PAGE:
HO’D - “America SCORES was built on foundation grants, and our infrastructure came from those grants. Having diversified funding is important. You have to identify your mission and build around that so it is easy for people to make the link to give to your organization. Finding something that brings people into the organization and matches what you do. For SCORES, the way we do that is through the "SCORES Cup" which is a corporate soccer tournament that has been replicated in all 14 SCORES cities. We wish we had ten events like the SCORES Cup, but we are happy to have one.”
Holly’s advice for nonprofit leaders is in the form of a three-part mantra she developed during the second week of her time in the executive director's seat. She laughed as she recounted the origin of the mantra and repeated it for me. “Simplify, simplify, simplify,” she said in reference to the message you are sending about your work. “This is the work, this is the work, this is the work,” as related to focusing and being persistent. Lastly, she said, “Not perfect but better, not perfect but better, not perfect but better.” These are reminders to keep things in perspective, which is sage advice on all fronts.
Part of what drew me to become more involved with D.C. SCORES was the art component to SCORES’ programming. It made the organization and the experience they were offering to participants so much more unique in my eyes, and I was curious to know how that part of the program resonated with Holly.
HO'D - " I think about this a lot," she said, and explained that she saw spoken-word as an "accessible art" for both teachers and children, which made it more valuable because unlike the soccer component of the program, "it starts as something students do individually." Spoken-word represents a “quiet time (for the poet-athletes) to reflect on their day, their lives or to celebrate something.”
The students work on their pieces and share their work with each other. They practice and then perform for a live audience of community members, coaches and other students. Holly told me how this part of SCORES is “structured sharing, and an outlet for expression of emotions and experiences both positive and challenging.” With a deliberate process for taking full advantage of the medium, an engaged set of writing coaches help the children write, revise, rehearse and then recite their pieces. The simplicity of this particular art form makes it all the more appealing. “It does not require the supplies of music or visual arts like painting, it can be done at home with just a pen and a piece of paper.”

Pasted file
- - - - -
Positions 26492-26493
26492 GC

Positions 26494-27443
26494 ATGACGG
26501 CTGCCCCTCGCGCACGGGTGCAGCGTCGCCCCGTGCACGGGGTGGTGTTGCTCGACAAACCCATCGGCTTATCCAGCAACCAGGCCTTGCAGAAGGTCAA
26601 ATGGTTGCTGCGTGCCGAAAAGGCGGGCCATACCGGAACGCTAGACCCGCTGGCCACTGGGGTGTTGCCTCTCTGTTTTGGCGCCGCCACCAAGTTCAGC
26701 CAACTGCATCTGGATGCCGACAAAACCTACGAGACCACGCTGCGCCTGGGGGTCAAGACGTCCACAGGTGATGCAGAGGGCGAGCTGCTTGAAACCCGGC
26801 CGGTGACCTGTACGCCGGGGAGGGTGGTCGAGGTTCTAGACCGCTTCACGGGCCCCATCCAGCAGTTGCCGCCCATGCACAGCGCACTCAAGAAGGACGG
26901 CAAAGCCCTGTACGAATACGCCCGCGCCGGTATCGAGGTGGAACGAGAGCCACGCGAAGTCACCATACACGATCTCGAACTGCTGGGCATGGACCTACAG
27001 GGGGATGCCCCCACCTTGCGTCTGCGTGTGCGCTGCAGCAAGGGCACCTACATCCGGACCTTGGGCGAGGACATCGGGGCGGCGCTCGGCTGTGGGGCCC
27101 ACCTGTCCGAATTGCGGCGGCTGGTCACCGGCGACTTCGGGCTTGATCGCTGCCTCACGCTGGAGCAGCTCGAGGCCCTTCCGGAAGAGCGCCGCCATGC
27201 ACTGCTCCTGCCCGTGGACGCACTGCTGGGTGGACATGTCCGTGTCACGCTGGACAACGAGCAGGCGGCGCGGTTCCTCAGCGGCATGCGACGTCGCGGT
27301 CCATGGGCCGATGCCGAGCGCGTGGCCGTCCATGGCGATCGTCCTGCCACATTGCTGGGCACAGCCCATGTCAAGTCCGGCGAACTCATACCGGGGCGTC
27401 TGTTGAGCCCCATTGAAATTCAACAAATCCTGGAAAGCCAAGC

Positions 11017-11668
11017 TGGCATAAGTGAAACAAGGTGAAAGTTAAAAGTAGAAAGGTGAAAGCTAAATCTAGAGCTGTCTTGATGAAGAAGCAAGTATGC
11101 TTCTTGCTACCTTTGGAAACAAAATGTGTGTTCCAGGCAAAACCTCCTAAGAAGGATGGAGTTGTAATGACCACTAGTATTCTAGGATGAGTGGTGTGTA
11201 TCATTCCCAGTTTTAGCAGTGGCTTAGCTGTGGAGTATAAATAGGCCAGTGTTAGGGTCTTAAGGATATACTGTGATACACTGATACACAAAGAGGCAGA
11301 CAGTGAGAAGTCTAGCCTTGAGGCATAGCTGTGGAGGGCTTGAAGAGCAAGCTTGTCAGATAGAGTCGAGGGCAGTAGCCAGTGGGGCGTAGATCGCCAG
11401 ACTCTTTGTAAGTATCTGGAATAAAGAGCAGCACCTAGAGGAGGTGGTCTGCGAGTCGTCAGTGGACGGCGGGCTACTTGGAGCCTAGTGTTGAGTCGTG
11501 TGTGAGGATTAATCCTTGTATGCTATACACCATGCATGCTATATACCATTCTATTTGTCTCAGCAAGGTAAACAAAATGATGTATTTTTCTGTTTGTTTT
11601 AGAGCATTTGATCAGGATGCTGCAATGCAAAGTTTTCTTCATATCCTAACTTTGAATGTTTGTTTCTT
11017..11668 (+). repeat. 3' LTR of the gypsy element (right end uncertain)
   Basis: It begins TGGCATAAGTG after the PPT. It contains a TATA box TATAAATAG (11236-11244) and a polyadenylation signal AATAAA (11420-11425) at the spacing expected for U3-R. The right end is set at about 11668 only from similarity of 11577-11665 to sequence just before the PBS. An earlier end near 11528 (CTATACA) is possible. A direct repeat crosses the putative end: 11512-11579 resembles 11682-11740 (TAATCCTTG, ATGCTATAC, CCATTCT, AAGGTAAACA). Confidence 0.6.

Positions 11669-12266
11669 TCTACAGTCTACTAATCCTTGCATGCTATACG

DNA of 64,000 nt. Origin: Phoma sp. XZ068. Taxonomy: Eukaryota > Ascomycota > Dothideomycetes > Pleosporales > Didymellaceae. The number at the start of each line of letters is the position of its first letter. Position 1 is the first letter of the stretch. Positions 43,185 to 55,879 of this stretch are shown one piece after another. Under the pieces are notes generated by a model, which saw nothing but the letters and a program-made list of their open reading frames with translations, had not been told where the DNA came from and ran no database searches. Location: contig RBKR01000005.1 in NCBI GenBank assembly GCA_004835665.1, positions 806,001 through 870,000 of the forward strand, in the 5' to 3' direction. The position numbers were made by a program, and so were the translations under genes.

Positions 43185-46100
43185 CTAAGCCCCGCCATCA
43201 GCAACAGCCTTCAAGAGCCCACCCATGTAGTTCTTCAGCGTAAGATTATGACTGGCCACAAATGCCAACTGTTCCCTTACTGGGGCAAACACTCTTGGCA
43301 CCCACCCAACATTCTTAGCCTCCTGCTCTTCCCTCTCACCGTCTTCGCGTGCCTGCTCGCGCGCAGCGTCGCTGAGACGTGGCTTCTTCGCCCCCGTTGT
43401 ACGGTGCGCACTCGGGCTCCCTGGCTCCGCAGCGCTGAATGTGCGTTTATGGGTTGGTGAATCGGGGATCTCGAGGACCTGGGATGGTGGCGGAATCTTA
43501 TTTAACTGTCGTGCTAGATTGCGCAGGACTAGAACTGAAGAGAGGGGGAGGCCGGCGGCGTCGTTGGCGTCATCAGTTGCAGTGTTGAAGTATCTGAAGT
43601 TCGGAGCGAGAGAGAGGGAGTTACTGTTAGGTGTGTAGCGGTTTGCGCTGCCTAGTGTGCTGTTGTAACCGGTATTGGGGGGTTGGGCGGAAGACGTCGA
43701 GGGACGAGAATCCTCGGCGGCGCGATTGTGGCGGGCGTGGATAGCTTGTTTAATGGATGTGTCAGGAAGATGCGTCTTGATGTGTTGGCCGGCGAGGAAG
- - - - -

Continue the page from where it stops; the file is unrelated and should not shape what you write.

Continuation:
For many of the kids engaged by SCORES, playing soccer and competing in a league brings another opportunity for intensity to lives already all too familiar with a number of environmental challenges. Competition is inevitable, but I was interested to hear how Holly and the organization saw the competition benefiting the children who engage with SCORES, and what significant lessons she sees them learning through their engagement.
HO'D - “The most important thing for healthy competition is well-trained coaches. America SCORES invests significantly in training coaches and setting expectations for behavior before and after the game.” She described how the topic of competition is an ongoing discussion within America SCORES, with some sites focusing more heavily on it than others. “Children keep track of wins and losses in spite of our saying we are a non-competitive league or format,” she said. “Making sure they understand how to win gracefully and when they lose how to communicate their frustrations in an appropriate way. I believe there are winners and losers and it is important to know both sides of this (reality).” Then she returns to the coaches, “For the most competitive situations, the coaches and referees are trained to ensure that the environment is such that the competition can be healthy.”
In closing I asked Holly if she had any final words of wisdom to share, and here is what she stated: “There continues to be a higher demand for after-school programs in urban areas. This is reflected in America SCORES with 17 schools on waiting list in D.C. alone, and more across the country, and we want to grow to meet this demand.”
I found it fitting that she would close clearly stating a need, and I was not surprised because at the end of the day, “this is the work, this is the work, this is the work.” In all of the examples Holly gave us about what makes SCORES special, health is a valued outcome for which the organization collects data, but it is not their raison d'etre, and I am satisfied with that. As long as the outcomes of our work serve to improve tangible and intangible health metrics while having social impact, I believe we should be happy and looking to create more programs capable of doing just that.